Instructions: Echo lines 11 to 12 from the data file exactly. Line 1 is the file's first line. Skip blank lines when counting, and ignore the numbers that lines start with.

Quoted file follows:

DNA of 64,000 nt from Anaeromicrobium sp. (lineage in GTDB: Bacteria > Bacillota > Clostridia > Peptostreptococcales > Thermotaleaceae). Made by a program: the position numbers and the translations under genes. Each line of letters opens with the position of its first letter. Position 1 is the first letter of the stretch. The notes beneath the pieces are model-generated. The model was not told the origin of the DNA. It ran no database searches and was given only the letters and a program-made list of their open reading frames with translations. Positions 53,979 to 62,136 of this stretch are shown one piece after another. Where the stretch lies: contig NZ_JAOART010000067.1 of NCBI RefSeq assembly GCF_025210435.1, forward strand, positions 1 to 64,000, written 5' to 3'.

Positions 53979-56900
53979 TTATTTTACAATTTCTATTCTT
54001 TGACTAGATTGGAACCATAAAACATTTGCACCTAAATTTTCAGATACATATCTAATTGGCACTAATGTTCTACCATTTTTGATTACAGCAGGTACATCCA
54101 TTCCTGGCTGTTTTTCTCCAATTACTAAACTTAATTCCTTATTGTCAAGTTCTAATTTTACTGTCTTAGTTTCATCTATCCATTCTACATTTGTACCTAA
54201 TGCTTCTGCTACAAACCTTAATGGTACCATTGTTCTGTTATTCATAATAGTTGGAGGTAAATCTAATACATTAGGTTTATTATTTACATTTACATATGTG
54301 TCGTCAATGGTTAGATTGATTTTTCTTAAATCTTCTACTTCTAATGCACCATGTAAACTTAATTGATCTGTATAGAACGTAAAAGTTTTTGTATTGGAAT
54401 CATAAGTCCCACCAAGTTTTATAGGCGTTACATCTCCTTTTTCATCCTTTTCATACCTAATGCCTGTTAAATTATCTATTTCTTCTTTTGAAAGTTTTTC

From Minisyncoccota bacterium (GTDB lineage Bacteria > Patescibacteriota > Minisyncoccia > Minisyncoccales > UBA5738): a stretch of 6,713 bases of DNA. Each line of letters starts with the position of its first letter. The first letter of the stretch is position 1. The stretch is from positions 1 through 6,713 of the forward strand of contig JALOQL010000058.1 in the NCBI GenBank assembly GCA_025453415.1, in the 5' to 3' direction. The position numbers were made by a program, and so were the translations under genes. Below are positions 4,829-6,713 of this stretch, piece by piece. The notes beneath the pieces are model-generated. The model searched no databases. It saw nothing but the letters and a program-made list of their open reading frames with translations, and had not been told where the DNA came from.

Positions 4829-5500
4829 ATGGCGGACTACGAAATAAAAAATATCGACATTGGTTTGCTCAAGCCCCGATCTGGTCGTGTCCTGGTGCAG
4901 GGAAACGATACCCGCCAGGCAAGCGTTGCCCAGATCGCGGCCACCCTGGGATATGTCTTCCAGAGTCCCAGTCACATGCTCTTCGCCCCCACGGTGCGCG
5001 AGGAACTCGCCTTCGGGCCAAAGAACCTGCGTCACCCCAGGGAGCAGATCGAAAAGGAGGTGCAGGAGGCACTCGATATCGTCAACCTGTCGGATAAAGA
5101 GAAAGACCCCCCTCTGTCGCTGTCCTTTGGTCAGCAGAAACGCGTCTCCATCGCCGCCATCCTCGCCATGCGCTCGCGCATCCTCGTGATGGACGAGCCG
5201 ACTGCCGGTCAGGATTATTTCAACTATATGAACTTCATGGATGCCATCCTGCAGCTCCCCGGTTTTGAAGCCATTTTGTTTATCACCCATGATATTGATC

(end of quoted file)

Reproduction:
4829 ATGGCGGACTACGAAATAAAAAATATCGACATTGGTTTGCTCAAGCCCCGATCTGGTCGTGTCCTGGTGCAG
4901 GGAAACGATACCCGCCAGGCAAGCGTTGCCCAGATCGCGGCCACCCTGGGATATGTCTTCCAGAGTCCCAGTCACATGCTCTTCGCCCCCACGGTGCGCG